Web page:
Shoreham tribute festival will be "completely safe"

The man behind a major open-air tribute festival heading to Shoreham next year is predicting outdoor events will bounce back strongly. His point is that they have got to.

Nick Conrad
Nick Conrad

Nick Conrad, who runs the Legends Festival across the UK, says it is vital that we find ways to make such events safe and viable: “The fact is that we can’t just live two metres apart and on furlough. We have got to find a way to get back. It is vital for the country, for jobs, for tourism, vital that we create money so that we can continue to fund the NHS.

“The reality is that it is going to feel slightly bizarre to go a concert and not to be as close with everyone else as you would usually be, but the biggest factor is that we are just all going to have to get used to the new normal.

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“We are going to be living in a different age and people will feel more comfortable if they are further apart, but all of that will be overridden by the heightened desire to get back out there. And the thing that will give it a great atmosphere will be the sheer relief. We have got to be able to go out. We need something to look forward. We have got to find ways to enjoy the short British summer that we have got.”

Nick is convinced that he and the team can make sure everyone is perfectly safe – whatever the expense to the company.

The event is planned for the Adur Recreational Ground on Saturday, July 3 and Sunday, July 4 2021.

The Saturday will see tributes to Queen, Take That, Robbie Williams, Madness and Coldplay; the Sunday will see tributes to Abba, The Rolling Stones, The Beatles, Elton John and George Michael.

“Thirteen of the world’s biggest arena tribute acts will play on our massive outdoor stage over two days. The Legends Festival enshrines each star’s legacy allowing fans a chance, once again, to enjoy the majesty of their world-renowned performances. We exclusively use internationally endorsed touring artists seen by millions across the globe.

“And because we are working all over the UK we have got the benefit of working with safety advisory groups right the way across the country. We are working with extremely experienced health and safety people – and we are extremely experienced ourselves. And even if we have completely come out of lockdown next year, we will still have measures that promote cleanliness across the site, that reduce point to point contact where people are touching things other people will touch, like toilets. We will be looking at how people clean their hands, about how they sanitise.”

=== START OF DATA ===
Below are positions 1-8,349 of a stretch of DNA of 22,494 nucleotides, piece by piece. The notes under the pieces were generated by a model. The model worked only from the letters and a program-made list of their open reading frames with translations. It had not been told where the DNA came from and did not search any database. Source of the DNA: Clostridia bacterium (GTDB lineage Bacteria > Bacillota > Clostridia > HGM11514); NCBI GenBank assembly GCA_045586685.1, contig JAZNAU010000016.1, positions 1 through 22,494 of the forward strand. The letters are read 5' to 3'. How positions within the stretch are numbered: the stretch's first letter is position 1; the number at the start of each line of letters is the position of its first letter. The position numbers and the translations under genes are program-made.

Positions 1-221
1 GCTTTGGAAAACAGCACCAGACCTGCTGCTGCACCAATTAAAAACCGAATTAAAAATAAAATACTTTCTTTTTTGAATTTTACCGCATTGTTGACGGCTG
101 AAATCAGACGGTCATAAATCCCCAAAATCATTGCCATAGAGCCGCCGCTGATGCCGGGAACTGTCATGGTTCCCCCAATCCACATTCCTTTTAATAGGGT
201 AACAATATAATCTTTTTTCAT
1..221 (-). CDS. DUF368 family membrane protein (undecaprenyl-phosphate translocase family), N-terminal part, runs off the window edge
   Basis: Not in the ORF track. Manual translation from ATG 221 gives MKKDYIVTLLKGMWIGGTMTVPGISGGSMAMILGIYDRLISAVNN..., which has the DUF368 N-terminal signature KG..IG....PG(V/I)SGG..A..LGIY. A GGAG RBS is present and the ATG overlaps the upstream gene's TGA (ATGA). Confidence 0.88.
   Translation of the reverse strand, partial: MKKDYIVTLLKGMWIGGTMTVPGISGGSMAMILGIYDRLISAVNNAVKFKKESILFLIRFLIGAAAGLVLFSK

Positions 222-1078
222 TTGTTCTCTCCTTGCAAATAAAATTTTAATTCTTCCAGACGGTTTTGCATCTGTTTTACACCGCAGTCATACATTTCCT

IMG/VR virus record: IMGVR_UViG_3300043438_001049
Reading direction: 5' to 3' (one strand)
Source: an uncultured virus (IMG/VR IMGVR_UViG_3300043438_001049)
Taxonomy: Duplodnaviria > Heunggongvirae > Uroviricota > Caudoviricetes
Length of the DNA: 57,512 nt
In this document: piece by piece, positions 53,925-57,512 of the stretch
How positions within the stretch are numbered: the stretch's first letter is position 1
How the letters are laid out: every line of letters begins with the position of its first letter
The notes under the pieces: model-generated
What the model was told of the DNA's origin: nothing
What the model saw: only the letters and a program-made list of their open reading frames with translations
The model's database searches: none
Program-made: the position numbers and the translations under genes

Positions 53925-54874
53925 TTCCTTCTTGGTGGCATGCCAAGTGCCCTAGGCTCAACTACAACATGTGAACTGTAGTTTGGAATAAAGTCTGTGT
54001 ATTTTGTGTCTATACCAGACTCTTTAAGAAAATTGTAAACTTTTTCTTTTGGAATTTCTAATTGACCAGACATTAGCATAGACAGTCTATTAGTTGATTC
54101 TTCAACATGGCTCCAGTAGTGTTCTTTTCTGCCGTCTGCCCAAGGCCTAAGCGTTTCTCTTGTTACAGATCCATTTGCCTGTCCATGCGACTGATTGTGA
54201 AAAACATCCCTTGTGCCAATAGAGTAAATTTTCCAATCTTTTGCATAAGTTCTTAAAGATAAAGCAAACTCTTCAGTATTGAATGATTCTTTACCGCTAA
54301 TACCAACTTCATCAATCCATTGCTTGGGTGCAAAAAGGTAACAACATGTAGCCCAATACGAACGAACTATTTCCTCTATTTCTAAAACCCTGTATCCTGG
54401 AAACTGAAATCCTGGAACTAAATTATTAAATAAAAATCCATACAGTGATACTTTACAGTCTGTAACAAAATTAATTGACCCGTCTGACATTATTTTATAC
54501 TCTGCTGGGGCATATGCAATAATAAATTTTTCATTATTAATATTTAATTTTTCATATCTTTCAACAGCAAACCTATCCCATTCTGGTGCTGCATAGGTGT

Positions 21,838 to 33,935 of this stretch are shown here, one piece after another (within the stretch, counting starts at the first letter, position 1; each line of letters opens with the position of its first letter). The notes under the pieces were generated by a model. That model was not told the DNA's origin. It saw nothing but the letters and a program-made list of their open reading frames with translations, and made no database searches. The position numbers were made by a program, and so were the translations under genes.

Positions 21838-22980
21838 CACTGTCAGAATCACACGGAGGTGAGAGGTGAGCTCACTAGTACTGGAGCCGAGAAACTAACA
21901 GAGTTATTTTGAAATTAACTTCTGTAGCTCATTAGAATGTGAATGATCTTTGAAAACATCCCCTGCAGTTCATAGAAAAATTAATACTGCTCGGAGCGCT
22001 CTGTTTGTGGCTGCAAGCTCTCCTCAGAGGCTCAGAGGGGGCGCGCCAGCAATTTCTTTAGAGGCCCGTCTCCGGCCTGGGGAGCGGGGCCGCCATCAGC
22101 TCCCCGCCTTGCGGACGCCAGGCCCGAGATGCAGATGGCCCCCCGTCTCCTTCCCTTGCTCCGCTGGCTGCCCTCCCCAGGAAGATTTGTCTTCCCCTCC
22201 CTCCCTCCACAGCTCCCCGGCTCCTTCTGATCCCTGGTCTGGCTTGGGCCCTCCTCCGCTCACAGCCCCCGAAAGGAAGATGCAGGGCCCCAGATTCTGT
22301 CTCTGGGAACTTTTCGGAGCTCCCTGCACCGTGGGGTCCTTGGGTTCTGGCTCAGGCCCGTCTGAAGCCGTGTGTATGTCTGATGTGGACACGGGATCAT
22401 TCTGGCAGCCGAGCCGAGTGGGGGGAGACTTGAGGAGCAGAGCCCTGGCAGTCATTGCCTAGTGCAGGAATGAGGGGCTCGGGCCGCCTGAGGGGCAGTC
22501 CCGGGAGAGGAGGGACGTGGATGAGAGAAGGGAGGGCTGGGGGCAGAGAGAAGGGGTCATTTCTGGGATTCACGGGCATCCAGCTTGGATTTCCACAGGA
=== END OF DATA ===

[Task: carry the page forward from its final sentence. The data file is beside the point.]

Nick and the team are looking at cleaning the toilets after single use – which will inevitably mean greater numbers of toilets: “Everything that costs us money we will do; everything that we need to do.

“Our concerts will be safer than going to school or hospital or the office or the doctors’ surgery or even the supermarket.

“The pathogens spread far, far less outdoors.

“People bring their own food and their own chairs. It is not like you are sharing tables as in a restaurant. The concerts will be very, very safe.”

The key thing that the government must do is to differentiate between events of different kinds and to recognise that the risk elements are different at each: that we behave very differently at a football match to the way we behave at a gig or the way we behave in a theatre.

Then we can start to recognise the new normal that will prevail, Nick believes – and in that context, with all the measures he will put in place, he is promising complete safety at his Shoreham event next year.

He believes the public are already recognising that. Ticket sales are already off to a flyer.

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